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Wednesday, April 1, 2009

Sorry Scripts (Part 1)

“You’ve got to walk it like you talk it”: That was one of the first rules I would teach young writers that would come into the WCIX newsroom. News writing has to be conversational. Period. No exceptions.

When I first started my transition from electronic graphics to news writing, reporter Dave Levine taught me an important lesson. I had written a 20-second story about a child who was electrocuted in a pool. My information came from the Associated Press, which sent across information that the electrical current had somehow “coursed the pool”. I included those words in my story, prompting Dave to pull me aside. “What does that mean – coursing the pool,” he asked. I tried to explain the meaning of the words, but that’s not what he was asking. He was trying to point out that nobody speaks that way. If you, the viewer, has to stop and think about the words that were just spoken, you’re not going to be able to pay attention to the next line. Or, the next story.

Our job is to explain what we mean in an easy-to-understand manner, while making it clear to the viewer why he or she should care. If we’re writing the lead to a reporter’s package, then it’s our job to set it up – not give the story away – while giving the viewer a reason to keep watching. In other words, don’t follow the examples I’m about to show you. Don’t try this at home, boys and girls, and above all, don’t try these at work!

(Click images to view them full screen)

This 1985 lead to a Daisy Olivera package breaks several news writing rules. First and foremost, it gives the whole story away! There’s no reason for anyone to keep watching! Secondly, it’s written in a passive voice, not an active voice. If you’re going to start a script with the words “this Saturday”, it better be the Saturday coming up, not the Saturday that just passed! And then there’s the little matter of this lead being basically one long, long, long, 41-word sentence. Needless to say, I had to toss this aside and start from scratch. Next!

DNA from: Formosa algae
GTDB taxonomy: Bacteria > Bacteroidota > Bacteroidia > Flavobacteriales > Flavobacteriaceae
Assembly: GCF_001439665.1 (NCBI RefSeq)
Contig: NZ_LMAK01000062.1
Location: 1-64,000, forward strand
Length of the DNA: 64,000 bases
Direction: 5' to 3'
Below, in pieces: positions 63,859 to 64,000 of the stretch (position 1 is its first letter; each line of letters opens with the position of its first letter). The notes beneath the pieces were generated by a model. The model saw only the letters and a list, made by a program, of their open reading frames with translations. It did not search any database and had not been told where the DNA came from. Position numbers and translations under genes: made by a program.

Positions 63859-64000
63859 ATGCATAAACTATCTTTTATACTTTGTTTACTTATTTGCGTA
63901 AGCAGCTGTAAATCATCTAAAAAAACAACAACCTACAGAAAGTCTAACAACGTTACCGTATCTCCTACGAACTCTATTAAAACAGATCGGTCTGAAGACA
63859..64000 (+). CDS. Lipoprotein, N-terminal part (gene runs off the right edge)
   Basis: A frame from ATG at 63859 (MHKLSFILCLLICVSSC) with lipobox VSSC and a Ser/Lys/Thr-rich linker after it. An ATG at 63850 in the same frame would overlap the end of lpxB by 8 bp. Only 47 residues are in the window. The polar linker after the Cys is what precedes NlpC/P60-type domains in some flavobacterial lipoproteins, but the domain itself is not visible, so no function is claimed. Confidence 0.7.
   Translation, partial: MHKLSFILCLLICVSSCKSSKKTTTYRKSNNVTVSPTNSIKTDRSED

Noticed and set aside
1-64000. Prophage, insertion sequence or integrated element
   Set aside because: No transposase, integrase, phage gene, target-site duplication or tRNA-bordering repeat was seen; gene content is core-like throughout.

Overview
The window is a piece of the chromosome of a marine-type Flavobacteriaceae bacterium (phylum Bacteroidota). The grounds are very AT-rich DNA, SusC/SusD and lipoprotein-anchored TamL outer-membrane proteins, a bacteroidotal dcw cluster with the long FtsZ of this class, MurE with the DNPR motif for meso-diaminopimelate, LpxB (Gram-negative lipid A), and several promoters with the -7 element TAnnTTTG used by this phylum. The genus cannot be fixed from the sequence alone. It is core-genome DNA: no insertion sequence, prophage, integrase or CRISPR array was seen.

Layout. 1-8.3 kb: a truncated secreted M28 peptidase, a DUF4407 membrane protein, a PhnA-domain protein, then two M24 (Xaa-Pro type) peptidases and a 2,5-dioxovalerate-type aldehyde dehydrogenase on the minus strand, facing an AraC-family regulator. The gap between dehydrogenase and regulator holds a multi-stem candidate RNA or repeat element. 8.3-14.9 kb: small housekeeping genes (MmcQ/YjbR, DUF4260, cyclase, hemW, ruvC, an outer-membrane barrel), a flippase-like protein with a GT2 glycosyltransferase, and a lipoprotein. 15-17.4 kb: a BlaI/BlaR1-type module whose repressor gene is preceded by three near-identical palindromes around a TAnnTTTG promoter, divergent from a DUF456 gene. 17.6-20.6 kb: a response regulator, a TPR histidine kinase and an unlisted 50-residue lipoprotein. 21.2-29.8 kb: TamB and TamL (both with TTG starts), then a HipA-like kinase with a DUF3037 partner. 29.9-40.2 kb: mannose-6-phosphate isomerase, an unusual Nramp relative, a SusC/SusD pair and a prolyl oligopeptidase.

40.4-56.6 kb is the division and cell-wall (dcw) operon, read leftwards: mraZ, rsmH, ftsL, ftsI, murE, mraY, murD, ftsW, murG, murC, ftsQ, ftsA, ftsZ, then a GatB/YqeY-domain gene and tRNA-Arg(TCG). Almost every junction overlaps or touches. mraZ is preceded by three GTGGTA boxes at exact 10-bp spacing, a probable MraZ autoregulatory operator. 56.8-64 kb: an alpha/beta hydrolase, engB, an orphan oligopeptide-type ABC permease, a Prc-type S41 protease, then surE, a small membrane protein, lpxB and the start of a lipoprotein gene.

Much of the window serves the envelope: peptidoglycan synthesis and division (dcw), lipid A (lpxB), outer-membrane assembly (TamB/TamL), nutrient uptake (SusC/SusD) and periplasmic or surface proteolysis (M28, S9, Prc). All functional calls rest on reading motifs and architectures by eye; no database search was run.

Well, at least this one is short, but that’s where the compliments end. “Another weekend and with it a fine array of fun things to do and see” – who ever says “a fine array of fun things”? Have you ever used the word array in a sentence? “Here’s what our entertainment editor Don Stotter suggests for the tourists and residents”. Exactly to whom is he speaking? Could this possibly have been worded in a clumsier way?

I remember this one well. I think Joyce Evans meant to say “scrambling”, not “scrabbling”. Then-producer Mayco Villafana looked at the line about the shortage of cars causing confusion, and then told Joyce, “your lead is causing ME confusion”. (To be fair, Joyce was a good writer who was just having a bad day. I think that’s probably the case with most of these examples.)

Former reporter Mark Tudino really topped himself with this stinker of a lead. “A rash of rock-throwing incidents has cops on the Florida Highway Patrol...and surrounding agencies are now going to help in trying to find out who’s doing the throwing.” Not only does the first part of that sentence make no sense, but nobody I know would ever say “a rash of rock-throwing incidents”. If Villafana was still at the station, he would have told Mark “you’re giving ME a rash!”

And then there’s this lead to a movie tie-in that was left for me by a special projects producer. Not only is it painfully long (two pages!) but it’s totally convoluted and boring. It also includes the line “The answer is… maybe yes”. Which is it, maybe or yes? Did I rewrite this bad boy? The answer is DEFINITELY yes, not maybe yes!

To those whose examples I’ve cited: remember this is all in fun. Your scripts are the reasons why there are producers and editors. Thanks for keeping me employed all those years.

Next week: more “sorry scripts"... and the one and only John “Hambone” Hambrick.

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